You will hardly believe the tales from 'Fishing's Strangest Days'

 

THE year was 1935 and the venue Ballynahinch in Connemara. A gillie out with an American dentist, who had reached the last day of his holiday, desperately wanted to give his visitor a day to remember.

The river was low and clear, the sun shone intensely, conditions, in short, could hardly have been worse. But the gillie knew one or two pools that would be bursting with fish.

Salmon were not going to take a fly, spinner or worm, but there were other, perfectly legal ways to put a fish in the boat.

The gillie rowed the dentist out across a pool that was filled with jumping salmon. “You cast and I will row,” said the gillie. He rowed back and forth and the dentist cast continually in all directions.

Then something happened that the gillie had imagined might happen and a great silver bar of a salmon leapt into the boat. Unfortunately, no sooner had it slammed down on to the boards than it thrashed its tail, slipped through the gillie’s hands and splashed back into the water.

They gave up and retired for lunch. In the afternoon they tried the same trick again and, incredibly, it worked. Another big salmon leapt into the boat and this time the gillie threw himself on it and the American dentist had a splendid Irish salmon to take home.

Then there’s the story of the nine-year-old boy fishing for trout at Tweed Mill, Coldstream, Scotland in 1886 but instead caught a mussel four inches long and two inches broad, containing 49 pearls of different sizes.

He earned more for this one catch than his father, a farm worker, had earned in the previous five years.

These are two of the gems among 67 anecdotes to be found in Tom Quinn’s book, Fishing’s Strangest Days, which is full of extraordinary but true stories from more than 200 years of angling history.

The book is a fascinating collection of angling’s most outrageous stories from all over the world that almost seem too unbelievable to be true. It will make an ideal Christmas present. Fishing’s Strangest Days is published by Portico, an imprint of Anova Books www.anovabooks.com. Available in all good bookshops priced at €14.50.

Five pike-angling fanatics from the UK were on the Upper Shannon and lakes system last week and did their very best to catch every 20lb-plus fish available and certainly broke all records for the number of big fish in one boat, says Dave Houghton of activeirishangling.com.

Kevin Shore from Tarporley in Cheshire and Wolverhampton’s top rod, Gary Banks, teamed up for the holiday and finished with a few ounces short of 260lb (118kg) from 11 fish – and they had several that fell just short of the measure. Trolling with full size herring and mackerel was the key that produced this handsome big-fish list. Kevin said the weather created perfect conditions.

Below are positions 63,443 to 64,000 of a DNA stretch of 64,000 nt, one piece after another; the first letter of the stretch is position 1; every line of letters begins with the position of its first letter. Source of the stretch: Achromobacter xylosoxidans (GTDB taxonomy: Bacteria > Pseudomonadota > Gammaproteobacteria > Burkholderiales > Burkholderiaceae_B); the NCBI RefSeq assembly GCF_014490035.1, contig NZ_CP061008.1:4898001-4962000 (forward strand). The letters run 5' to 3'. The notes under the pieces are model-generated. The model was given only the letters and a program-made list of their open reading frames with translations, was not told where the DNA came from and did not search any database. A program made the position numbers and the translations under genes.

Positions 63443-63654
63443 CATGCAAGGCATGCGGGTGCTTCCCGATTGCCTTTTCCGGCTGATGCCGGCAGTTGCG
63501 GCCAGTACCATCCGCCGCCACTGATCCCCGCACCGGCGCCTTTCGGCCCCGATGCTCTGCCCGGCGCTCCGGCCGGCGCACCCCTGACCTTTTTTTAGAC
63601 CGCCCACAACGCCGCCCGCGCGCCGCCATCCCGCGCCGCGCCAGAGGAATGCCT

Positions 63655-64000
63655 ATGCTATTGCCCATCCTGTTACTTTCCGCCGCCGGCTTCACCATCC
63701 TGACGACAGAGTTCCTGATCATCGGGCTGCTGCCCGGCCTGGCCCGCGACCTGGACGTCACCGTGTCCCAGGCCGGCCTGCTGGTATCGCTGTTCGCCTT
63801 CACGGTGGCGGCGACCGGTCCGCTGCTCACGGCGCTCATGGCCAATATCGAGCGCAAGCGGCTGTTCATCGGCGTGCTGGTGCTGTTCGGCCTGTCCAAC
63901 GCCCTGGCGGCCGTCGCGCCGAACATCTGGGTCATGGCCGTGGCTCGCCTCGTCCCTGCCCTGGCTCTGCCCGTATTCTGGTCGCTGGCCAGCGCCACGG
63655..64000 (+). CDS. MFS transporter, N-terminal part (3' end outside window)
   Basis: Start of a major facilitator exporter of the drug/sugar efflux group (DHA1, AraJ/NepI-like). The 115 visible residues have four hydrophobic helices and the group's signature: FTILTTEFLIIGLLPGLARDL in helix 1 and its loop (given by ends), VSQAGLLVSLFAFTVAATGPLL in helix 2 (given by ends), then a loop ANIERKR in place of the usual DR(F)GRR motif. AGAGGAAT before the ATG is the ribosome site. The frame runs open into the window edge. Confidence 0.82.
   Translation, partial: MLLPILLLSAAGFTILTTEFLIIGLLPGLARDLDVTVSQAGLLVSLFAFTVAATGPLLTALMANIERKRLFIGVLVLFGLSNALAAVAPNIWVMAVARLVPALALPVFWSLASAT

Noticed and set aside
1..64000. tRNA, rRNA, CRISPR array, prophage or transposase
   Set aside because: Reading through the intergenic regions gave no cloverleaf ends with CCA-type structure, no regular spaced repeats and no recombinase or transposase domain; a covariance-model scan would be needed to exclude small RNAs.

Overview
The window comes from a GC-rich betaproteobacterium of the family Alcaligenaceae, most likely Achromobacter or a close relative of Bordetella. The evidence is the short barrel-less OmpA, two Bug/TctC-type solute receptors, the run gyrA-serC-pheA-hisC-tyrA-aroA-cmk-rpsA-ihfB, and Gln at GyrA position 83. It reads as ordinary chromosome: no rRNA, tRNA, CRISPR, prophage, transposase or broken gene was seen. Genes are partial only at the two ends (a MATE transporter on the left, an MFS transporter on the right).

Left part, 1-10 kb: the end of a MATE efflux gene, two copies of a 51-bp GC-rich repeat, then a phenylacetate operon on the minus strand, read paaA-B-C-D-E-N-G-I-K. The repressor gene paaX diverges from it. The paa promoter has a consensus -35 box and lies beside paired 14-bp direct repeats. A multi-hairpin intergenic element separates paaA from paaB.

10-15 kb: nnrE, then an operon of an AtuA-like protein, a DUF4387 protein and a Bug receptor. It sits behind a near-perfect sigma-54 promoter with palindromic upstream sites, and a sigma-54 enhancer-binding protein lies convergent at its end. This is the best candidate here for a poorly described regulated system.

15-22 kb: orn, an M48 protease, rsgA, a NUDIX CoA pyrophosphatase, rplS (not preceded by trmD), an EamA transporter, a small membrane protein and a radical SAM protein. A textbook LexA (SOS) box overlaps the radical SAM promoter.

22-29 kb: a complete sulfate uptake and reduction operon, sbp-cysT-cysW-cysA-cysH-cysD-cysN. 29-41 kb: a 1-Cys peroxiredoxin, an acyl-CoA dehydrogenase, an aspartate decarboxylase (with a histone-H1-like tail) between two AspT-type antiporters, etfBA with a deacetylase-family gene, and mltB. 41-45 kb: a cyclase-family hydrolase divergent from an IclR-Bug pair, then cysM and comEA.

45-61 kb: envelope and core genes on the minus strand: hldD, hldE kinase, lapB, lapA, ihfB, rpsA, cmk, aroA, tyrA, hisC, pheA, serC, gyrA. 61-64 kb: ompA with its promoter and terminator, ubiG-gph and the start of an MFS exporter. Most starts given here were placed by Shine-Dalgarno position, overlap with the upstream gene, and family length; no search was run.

“I’ve experienced this situation once before with big winter fish coming to large baits and followed a week later by a hard freeze.”

The Minister of State for Natural Resources, Fergus O’Dowd, has officially new access development for anglers on Lough Muckno in Castleblayney, Co Monaghan.

The 900-acre lake can now offer drive-on access to 220 permanent pegs to share in great fishing for bream, hybrids, roach, pike and perch. For further details, contact Dick Caplice on 087-2405 317.

The Angling For All rainbow trout facility at Aughrim, Co Wicklow is holding a Christmas competition on Thursday, December 27th, from noon to 3pm.

Vouchers and plaques will be awarded in senior and junior categories and entry fee is included in admission ticket. Free tea and snacks available on the day.

Separately, the facility is offering juniors and students half-price concessions from Saturday, December 22nd, to Sunday, January 6th, inclusive.

For further information, call 0402-36552.


angling@irishtimes.com

The Irish Times Logo
Commenting on The Irish Times has changed. To comment you must now be an Irish Times subscriber.
SUBSCRIBE
GO BACK
Error Image
The account details entered are not currently associated with an Irish Times subscription. Please subscribe to sign in to comment.
Comment Sign In

Forgot password?
The Irish Times Logo
Thank you
You should receive instructions for resetting your password. When you have reset your password, you can Sign In.
The Irish Times Logo
Please choose a screen name. This name will appear beside any comments you post. Your screen name should follow the standards set out in our community standards.
Screen Name Selection

Hello

Please choose a screen name. This name will appear beside any comments you post. Your screen name should follow the standards set out in our community standards.

The Irish Times Logo
Commenting on The Irish Times has changed. To comment you must now be an Irish Times subscriber.
SUBSCRIBE
Forgot Password
Please enter your email address so we can send you a link to reset your password.

Sign In

Your Comments
We reserve the right to remove any content at any time from this Community, including without limitation if it violates the Community Standards. We ask that you report content that you in good faith believe violates the above rules by clicking the Flag link next to the offending comment or by filling out this form. New comments are only accepted for 3 days from the date of publication.